Imagine you purchased a new car and one of the main reasons you have made this purchase is for the fuel economy. The manufacturer and the salesman both tell you that you’re going to get 25 miles per gallon. Being excited about this you make the purchase and begin using your new vehicle. It would later turn out that you’re not getting 25 miles per gallon and are only getting 15 miles per gallon! How would this make you feel? What do you do? Unfortunately, this happens in the supplement industry all the time with protein powders. You buy a protein powder that promises you 30 GRAMS of protein! That’s awesome right? Well, if it were true, it would be.
Some companies will add cheap amino acids to their protein blends to trick testing equipment into giving a higher protein reading and trick consumers into purchasing these blends. In extreme cases this can add up to 10g of protein to a product, on paper at least. So, your protein that is promising 30g of protein is only giving you 20g. The most common amino acids that are added are glycine, glutamic acid, taurine, and creatine.
How do you tell if a protein powder has been spiked? Luckily it isn’t too hard to tell. Here are some common tactics and lookouts.
In the other ingredients
If you see the ingredients above in the “other ingredients” section of the label, then the protein is most likely to be spiked.
In the Supplement Facts
Some companies are a little sketchier than others and will list the ingredients in the facts panel directly, sometimes as some “performance blend” or “recovery matrix” Protein powder is the recovery matrix.
This has been a trend lately, not just with protein powders either. Pre-workout formulas are notorious for this, they’ll write “200mg caffeine!…… with two scoops”.
There are a few problems with this, look at the image below. If you take two scoops of this product, which costs $40, then you’re only netting about 9 servings. If you workout 5 days a week that’s less than two weeks of protein powder for $40. You are getting scammed by taking this stuff.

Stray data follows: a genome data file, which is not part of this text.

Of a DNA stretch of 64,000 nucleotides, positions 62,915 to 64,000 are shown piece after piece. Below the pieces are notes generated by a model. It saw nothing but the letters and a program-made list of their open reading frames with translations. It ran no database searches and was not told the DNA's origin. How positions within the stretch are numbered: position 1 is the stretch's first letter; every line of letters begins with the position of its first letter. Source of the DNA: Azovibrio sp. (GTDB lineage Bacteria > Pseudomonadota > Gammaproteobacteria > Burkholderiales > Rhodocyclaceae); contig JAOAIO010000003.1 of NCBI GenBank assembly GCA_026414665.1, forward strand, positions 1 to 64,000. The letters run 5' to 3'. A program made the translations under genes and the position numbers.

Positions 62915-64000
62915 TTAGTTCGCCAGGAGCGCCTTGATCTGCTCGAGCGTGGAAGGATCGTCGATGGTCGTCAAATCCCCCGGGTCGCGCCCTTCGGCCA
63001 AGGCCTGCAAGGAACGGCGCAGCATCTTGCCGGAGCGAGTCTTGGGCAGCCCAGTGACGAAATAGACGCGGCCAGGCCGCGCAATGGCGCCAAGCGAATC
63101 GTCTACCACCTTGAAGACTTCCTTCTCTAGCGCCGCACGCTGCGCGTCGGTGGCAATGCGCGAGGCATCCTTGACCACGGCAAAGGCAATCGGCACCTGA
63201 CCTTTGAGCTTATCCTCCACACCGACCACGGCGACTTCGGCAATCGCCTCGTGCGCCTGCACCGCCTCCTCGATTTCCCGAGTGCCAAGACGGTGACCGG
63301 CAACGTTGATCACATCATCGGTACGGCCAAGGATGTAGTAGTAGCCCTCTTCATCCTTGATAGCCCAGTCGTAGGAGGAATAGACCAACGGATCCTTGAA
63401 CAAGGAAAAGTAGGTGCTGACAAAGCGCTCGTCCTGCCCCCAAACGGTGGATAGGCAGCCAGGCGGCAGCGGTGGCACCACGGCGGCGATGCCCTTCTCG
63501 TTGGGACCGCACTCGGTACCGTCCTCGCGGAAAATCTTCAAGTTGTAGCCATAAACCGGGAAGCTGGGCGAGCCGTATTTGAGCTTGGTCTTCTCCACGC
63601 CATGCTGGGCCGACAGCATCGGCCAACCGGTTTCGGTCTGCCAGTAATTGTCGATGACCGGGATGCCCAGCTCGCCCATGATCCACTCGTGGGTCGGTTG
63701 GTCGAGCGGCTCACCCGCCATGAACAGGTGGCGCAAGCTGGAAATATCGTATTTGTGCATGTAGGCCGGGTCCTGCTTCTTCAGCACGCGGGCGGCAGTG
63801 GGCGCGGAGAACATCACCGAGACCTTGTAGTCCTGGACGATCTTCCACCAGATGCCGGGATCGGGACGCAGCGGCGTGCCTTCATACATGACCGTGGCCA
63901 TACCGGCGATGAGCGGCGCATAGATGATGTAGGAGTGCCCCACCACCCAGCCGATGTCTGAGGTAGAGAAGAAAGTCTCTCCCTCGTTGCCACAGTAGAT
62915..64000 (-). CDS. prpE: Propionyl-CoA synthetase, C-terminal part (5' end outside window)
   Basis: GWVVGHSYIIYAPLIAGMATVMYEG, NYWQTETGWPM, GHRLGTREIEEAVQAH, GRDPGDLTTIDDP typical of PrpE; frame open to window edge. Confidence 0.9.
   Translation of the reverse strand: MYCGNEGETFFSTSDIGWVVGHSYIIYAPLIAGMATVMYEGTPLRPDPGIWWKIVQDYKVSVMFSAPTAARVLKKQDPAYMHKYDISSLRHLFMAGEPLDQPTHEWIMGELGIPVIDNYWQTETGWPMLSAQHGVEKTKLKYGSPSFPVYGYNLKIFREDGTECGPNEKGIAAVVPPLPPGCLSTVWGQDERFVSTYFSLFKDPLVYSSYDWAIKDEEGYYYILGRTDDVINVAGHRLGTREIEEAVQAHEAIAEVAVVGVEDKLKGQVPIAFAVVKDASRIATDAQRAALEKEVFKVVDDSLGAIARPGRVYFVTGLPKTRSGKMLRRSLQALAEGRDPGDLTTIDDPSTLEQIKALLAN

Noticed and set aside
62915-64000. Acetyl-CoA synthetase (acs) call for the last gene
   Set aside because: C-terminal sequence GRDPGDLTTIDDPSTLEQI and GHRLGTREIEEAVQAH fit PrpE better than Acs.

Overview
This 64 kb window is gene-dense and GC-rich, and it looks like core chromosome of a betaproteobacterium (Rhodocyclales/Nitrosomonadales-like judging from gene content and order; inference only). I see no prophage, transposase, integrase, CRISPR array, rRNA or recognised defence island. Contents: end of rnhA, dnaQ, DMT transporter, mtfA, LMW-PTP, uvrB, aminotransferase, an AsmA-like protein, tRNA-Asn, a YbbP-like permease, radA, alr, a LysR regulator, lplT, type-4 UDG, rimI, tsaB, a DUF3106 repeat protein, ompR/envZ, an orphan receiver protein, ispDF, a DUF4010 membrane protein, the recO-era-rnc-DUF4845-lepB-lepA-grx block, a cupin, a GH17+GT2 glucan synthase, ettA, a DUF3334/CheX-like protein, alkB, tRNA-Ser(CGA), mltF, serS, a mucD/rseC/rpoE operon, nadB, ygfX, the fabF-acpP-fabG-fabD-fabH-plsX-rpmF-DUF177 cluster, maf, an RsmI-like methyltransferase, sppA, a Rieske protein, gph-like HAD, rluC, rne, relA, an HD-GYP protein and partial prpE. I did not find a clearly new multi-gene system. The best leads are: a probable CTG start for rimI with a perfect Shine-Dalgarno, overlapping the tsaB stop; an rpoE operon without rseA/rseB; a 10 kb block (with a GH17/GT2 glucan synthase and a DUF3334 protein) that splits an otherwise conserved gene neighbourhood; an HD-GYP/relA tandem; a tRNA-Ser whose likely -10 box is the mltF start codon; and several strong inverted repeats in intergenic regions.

Be cautious if you see a two-scoop suggestion on the supplement facts!
This is more of a watchout than anything else. There’s nothing nefarious about protein blends and in some cases, it’s a better option for some people due to the price point. But when companies use blends without telling you how much of each they’ve used, there’s usually a reason for it. Whey concentrate is substantially cheaper than Whey isolate, so if they’re only using 10% why isolate and charging a premium, that’s a problem. Additionally, if the blend has collagen protein, the whole thing is probably a waste of money.
Whey Protein Isolate
When choosing a protein powder, here’s a tip: Choose Whey Protein Isolate, unless you cannot take whey for some medical reason, then Pea Protein is another solid choice, and ALWAYS check your labels. You work hard for your money, the last thing that you need is to be ripped off or scammed out of it.
Do not start any diet or exercise plan without first consulting with your physician! Let your doctor know about any drugs or supplements you are using and what the plan consists of.
This content is meant to be informative and should not be considered medical advice.
Written for Stoked American Fitness